The Tender Edges: Alcohol & Coping
Content Warning: Mentions of alcohol abuse
Hi guys. I’ve been sober for eight months. I’m not an alcoholic, but I have a feeling I came close.
I’m not writing this to advocate sobriety as a lifestyle. No judgement here. Get lit all you want. Drink around me – that’s fine as well. Drunk people are hilarious, and I am a messy bitch who likes drama so feel free to down half a bottle of vodka and tell me your feelings about your co-workers.
I’m writing this because I no longer drink, and I wanted to talk about why – because, perhaps, there are some people out there who are in the same boat as me. Because I’m surrounded by twenty-somethings who say stuff like ‘oh I drink as a coping mechanism’ and laugh like it’s just another nihilistic meme but no, that shit isn’t healthy. So, let’s talk about me, and then if you want to talk about you, you can.
“Anxiety makes you tender and frightened. Emotions are huge and glaring, seizing your whole body. I was frightened of them. I was frightened of the world. I was frightened of myself.”
I am twenty-five years old. I had my first drink at seventeen. Late bloomer, I know. It was at university that alcohol and I became best gal-pals. Like most ill-advised friendships, we started on Freshers’ Week. Drinking transported me to a magical land where everything seemed fuzzy and friendly, and I didn’t care about little things like crippling social anxiety or the sheer terror of being away from home. When I was sober, I was aware that a lot of the things I was doing while drunk were – at best – deeply annoying and, at worst, incredibly off-putting. I was blatantly needy. I talked about myself, loudly and endlessly. I clung. I snogged anyone who looked at me for too long.
Alcohol let me lie to myself. This is who you are, this is fine, it said. So, what if people don’t like you that’s fine have a drink.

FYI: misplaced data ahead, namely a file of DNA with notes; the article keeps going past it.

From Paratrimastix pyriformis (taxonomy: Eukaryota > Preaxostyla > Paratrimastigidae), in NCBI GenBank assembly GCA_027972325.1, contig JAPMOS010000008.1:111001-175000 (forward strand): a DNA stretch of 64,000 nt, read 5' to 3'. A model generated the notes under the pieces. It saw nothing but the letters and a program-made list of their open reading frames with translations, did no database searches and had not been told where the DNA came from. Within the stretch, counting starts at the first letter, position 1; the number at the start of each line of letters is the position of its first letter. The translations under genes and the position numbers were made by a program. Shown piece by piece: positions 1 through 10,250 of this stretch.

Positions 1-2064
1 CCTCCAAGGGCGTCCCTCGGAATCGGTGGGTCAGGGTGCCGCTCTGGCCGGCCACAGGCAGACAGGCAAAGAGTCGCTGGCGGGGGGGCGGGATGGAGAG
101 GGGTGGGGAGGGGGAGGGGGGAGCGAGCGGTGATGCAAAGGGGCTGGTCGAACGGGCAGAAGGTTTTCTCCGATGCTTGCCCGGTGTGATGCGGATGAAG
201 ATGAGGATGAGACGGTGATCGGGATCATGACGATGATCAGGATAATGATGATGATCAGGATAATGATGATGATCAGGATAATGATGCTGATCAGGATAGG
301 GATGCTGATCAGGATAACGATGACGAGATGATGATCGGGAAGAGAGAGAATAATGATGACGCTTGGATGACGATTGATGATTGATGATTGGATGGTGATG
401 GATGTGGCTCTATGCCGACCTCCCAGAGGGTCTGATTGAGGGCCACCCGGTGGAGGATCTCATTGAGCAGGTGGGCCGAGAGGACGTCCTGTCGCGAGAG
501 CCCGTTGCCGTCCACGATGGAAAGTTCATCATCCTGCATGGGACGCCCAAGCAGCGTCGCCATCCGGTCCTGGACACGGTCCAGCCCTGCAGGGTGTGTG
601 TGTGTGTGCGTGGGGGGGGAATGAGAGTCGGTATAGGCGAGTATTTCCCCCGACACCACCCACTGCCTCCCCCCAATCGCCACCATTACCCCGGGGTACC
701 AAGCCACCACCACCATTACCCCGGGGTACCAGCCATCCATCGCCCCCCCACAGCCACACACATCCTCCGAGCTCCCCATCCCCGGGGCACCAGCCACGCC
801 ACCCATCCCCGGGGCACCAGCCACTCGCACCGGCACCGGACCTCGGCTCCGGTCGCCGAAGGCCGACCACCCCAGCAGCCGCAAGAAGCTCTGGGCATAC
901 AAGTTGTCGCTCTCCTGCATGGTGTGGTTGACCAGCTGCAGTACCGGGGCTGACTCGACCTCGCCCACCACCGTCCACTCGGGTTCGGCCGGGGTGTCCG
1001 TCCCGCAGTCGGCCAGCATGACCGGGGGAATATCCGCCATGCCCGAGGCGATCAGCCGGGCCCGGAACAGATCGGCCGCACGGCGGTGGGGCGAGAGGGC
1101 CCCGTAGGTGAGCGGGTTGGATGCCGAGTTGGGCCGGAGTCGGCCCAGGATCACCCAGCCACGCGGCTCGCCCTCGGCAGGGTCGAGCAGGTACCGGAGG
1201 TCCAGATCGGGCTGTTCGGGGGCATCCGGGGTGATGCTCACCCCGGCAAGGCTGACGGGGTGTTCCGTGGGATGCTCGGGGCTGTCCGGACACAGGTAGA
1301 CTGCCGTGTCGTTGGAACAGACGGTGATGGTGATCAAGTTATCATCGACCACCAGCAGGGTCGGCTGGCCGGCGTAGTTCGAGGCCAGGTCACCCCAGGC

University makes it somewhat socially acceptable to get that drunk that often. I’m viewing my exploits with the lens of experience and shame. Perhaps I wasn’t that bad. Perhaps I was. The point was that at university I discovered that alcohol enabled me to think I was becoming the person I wished I was – outgoing, bubbly – only the alcohol was lying, and I wasn’t becoming that person at all. I was becoming a parody of that person, a parody of myself; too scared of being the shy girl I catapulted the other way, hands shaking and smile trembling and lying through clenched teeth. I am okay. I am.
I wasn’t, of course.
Without going into endless detail, I graduated. I entered the workforce. I kept drinking. It was normal. Getting drunk on dates was normal. I met my boyfriend the traditional British way: drunk in a pub. I told myself another lie: you have your diagnoses. You have anxiety and depression – because mental illness comes in pairs – and you are in control. You know who you are.
There’s a brilliant book – Black Out: Drinking to Forget the Nights I Can’t Remember, by Sarah Hepola, which I read a few years ago and tried to ignore the similarities to my own life – and in it she says, “Much of my life has been this way. A complete inability to tolerate the moment.” At university, I couldn’t bear confronting the reality of my malfunctioning brain; I slip-slid further into anxiety and clung to the desperate, ridiculous hope that I was fine. In my early twenties, I drank more. My anxiety turned my skin soft and tender, and alcohol was a way to shield it from the sharp edges of the world.